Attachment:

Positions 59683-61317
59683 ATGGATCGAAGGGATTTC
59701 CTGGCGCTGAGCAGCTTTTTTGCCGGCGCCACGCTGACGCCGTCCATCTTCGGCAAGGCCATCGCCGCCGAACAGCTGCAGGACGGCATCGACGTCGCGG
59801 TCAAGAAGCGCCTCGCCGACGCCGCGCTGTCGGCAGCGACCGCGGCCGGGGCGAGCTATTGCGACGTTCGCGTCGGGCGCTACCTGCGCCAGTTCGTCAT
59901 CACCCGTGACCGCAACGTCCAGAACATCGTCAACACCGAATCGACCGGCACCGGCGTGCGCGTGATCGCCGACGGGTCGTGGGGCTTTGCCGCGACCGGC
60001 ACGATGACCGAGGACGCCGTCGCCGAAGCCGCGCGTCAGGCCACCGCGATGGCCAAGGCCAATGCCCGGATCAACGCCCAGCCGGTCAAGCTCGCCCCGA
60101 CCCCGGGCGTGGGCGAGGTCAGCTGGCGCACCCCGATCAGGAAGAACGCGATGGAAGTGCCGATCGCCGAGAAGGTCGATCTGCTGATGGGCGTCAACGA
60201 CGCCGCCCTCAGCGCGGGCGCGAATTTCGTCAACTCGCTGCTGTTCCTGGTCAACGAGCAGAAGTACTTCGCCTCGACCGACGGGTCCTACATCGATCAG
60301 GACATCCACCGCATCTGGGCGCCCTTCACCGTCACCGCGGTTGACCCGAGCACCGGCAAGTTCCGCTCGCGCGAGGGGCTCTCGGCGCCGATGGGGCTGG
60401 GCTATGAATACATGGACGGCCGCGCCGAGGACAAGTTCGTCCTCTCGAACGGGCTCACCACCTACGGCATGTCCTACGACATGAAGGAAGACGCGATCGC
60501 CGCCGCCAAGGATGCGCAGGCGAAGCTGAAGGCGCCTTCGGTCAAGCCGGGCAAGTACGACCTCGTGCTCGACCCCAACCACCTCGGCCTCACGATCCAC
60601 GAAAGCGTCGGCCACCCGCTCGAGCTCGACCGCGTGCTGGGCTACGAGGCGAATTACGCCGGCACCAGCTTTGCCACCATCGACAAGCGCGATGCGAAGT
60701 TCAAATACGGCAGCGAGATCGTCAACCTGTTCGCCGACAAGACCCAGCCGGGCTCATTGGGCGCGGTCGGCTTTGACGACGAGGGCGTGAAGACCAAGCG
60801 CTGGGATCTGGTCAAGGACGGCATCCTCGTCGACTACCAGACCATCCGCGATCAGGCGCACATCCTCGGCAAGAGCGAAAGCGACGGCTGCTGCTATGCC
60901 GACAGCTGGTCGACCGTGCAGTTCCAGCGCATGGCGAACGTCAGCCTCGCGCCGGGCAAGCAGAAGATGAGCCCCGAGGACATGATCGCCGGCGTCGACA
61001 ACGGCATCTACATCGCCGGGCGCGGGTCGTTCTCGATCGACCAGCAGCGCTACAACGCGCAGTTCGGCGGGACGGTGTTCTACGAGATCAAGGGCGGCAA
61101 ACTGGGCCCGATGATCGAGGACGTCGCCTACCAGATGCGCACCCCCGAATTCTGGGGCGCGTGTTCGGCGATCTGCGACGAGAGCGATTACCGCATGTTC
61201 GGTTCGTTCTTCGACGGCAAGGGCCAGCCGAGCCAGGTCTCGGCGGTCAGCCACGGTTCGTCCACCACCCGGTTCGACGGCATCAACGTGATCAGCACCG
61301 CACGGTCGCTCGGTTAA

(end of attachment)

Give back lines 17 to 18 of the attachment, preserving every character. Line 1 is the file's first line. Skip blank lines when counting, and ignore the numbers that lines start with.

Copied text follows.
61101 ACTGGGCCCGATGATCGAGGACGTCGCCTACCAGATGCGCACCCCCGAATTCTGGGGCGCGTGTTCGGCGATCTGCGACGAGAGCGATTACCGCATGTTC
61201 GGTTCGTTCTTCGACGGCAAGGGCCAGCCGAGCCAGGTCTCGGCGGTCAGCCACGGTTCGTCCACCACCCGGTTCGACGGCATCAACGTGATCAGCACCG